Fear and anxiety aside, Tina recalls feeling a deep sense of missing out. “In the deepest corners of my mind, there was a recurring thought: I’m missing out on my career. My field is rooted in ongoing learning, so if you’re off for a couple of months, you have to go back and do the training, apply for more CMEs, update your license. But then I’d remind myself to be patient. I’d tell myself everything will go back to the way it was.” As 2020 began, she gradually began planning for the year ahead – returning to a routine in Dubai and enrolling the kids in school again. And then coronavirus happened. As someone who was travelling back and forth between Beirut and Dubai, Tina was repeatedly advised to wear a mask as her immunity was still low post-chemotherapy, but she resisted. “On paper, my immunity looked fine. And with a bald head, no eyelashes, and no eyebrows, the last thing I wanted was one more thing that will make me stand out in a crowd.”
A complete lockdown was announced as Tina had two last rounds of radiotherapy left and distinctly remembers the surreal sight of an empty Sheikh Zayed Road. The unprecedented situation, she says, brought it with a sense of relief. “It felt like the stars were lining up because I wasn’t the only one missing out on life – no one was doing anything. I was happy because not only did I get to spend more time with the kids at home without the distractions of extracurricular activities, but it also gave me a chance to recharge. I was still recovering and very physically weak. Everyone around me was panicking, but I realised that it was a blessing for me. I actually felt very peaceful at the time. We were worried about the situation, of course, but I took that time to heal, to regain a bit of my health before returning to work in July.” Today, Tina is an adjunct instructor at Abu Dhabi University and sees clients at multiple clinics across Dubai. Considering she’s a licensed clinical dietician with over 20 years of experience, I can’t help but ask what has changed in terms of her approach to health and nutrition now that she’s in remission.
Interestingly, a period of retrospection has brought with it one big revelation. Besides changing her stance on supplements, she says it’s her approach to fitness that has shifted drastically. “Because of how I was taught, I believed that supplements were only needed in the case of a deficiency, but research made me realise their importance for optimal health. I still eat the way I used to, but I now know that I was overexerting my body,” she says. Tina reveals that she used to be an avid devotee of bikram yoga, practising it several times a week. “It was an addiction, but I noticed something during the last few months before my diagnosis: I was feeling more tired than usual during my sessions. Hot yoga is very hardcore and, even though I’d been practising yoga for 10 years at that point, I would leave midway through my sessions because of exhaustion. I was also doing HIIT three times a week. We all know how important exercise is, but what I’ve learnt is that over-exercising is incredibly inflammatory for women.” Her advice? Everything in moderation – exercise included.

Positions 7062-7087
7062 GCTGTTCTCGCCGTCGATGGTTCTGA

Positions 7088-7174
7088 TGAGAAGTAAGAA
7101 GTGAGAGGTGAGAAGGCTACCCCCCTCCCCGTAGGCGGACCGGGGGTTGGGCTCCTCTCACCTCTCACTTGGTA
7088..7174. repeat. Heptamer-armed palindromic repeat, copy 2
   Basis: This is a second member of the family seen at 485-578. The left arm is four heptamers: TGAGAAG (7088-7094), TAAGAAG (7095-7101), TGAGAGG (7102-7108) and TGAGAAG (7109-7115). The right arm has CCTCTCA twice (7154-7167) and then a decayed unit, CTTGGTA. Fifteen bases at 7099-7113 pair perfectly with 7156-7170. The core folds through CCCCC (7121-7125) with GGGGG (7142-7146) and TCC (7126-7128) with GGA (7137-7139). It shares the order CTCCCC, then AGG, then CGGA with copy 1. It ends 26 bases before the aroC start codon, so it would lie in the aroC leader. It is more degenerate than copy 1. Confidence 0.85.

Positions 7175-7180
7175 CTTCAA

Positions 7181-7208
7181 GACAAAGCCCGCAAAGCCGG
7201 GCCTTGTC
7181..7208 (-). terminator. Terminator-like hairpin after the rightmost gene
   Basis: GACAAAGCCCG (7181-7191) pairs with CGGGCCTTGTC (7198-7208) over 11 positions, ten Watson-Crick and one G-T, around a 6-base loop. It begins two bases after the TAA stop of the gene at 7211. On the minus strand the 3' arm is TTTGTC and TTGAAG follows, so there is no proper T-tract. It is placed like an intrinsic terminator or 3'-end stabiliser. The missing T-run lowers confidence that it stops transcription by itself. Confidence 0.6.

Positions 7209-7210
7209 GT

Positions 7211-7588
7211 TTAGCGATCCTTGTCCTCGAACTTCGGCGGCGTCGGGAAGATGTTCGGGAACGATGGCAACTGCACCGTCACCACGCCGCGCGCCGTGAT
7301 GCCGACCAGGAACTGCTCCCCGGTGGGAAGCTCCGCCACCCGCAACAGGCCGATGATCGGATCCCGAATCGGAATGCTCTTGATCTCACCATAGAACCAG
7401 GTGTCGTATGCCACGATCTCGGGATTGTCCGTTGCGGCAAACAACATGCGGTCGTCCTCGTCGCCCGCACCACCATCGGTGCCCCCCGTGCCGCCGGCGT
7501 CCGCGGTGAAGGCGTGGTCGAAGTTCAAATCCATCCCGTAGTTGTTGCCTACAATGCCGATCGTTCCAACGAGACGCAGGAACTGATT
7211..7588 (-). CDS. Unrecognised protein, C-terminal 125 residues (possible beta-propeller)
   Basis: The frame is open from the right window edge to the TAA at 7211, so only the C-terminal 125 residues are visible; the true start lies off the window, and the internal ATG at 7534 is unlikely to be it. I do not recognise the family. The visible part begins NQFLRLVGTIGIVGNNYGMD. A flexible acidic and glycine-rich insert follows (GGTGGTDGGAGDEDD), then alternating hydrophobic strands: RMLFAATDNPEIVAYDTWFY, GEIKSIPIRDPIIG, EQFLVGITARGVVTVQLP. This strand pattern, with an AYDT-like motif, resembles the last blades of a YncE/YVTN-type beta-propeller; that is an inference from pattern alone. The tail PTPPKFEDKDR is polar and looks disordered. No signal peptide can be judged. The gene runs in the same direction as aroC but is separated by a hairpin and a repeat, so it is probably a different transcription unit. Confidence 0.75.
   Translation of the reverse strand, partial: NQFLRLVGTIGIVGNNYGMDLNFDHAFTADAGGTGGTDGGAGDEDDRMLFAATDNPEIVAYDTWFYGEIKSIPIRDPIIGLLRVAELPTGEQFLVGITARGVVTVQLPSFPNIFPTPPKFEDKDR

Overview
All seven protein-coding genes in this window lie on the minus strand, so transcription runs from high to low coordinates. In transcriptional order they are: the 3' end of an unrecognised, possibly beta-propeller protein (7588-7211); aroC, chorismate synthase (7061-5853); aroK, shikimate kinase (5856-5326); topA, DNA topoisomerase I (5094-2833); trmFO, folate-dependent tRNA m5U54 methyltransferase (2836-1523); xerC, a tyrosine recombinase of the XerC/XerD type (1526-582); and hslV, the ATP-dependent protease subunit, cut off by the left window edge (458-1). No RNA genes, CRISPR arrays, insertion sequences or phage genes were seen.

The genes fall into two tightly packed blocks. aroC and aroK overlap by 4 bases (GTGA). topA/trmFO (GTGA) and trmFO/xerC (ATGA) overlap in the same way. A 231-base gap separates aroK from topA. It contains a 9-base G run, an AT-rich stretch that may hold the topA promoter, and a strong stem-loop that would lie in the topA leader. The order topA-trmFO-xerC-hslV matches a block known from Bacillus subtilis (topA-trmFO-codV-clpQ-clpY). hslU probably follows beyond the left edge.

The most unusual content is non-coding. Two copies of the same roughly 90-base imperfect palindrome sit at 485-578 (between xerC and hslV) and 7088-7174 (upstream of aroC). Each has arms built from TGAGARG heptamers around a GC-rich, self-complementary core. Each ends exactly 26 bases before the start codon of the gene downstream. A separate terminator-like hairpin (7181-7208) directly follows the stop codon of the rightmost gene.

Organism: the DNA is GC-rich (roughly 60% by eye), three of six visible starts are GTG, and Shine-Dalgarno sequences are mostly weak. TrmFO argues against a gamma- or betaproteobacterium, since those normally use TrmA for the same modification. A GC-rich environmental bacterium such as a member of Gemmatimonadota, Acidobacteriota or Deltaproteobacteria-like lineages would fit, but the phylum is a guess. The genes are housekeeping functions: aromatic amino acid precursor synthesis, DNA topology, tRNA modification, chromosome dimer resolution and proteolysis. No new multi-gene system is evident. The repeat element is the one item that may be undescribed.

Mental health, meanwhile, is high on Tina’s list of priorities, her sentiments towards faith echoing those of Maruf. “Everyone has a different approach to self-care, especially when post-traumatic stress strikes. I’m a very spiritual person and prayer has played a big role in my life, both during and after treatment. Also, your perspective changes when you come close to the idea of death. I end up depressed if I let myself think about the possibility of recurrence, and snap myself out of it by thinking, ‘I am alive and I am well. I am here today.’ That alone is a huge gift.” Tina looks back on the days in Beirut, when simply watching Netflix with her husband was all she wanted. “It might sound cliché, but when something like this happens, you live for those little things.” Tina admits that sporadic anxiety is inevitable and, at such moments, her self-talk is about not wasting the ‘now’ by making assumptions. “I wasted so much time worrying about the silliest things before my diagnosis,” she explains, encouraging everyone to have a plan and pursue what they’ve always wanted. “You don’t know what tomorrow holds, so follow your intuition and balance will set on its own.”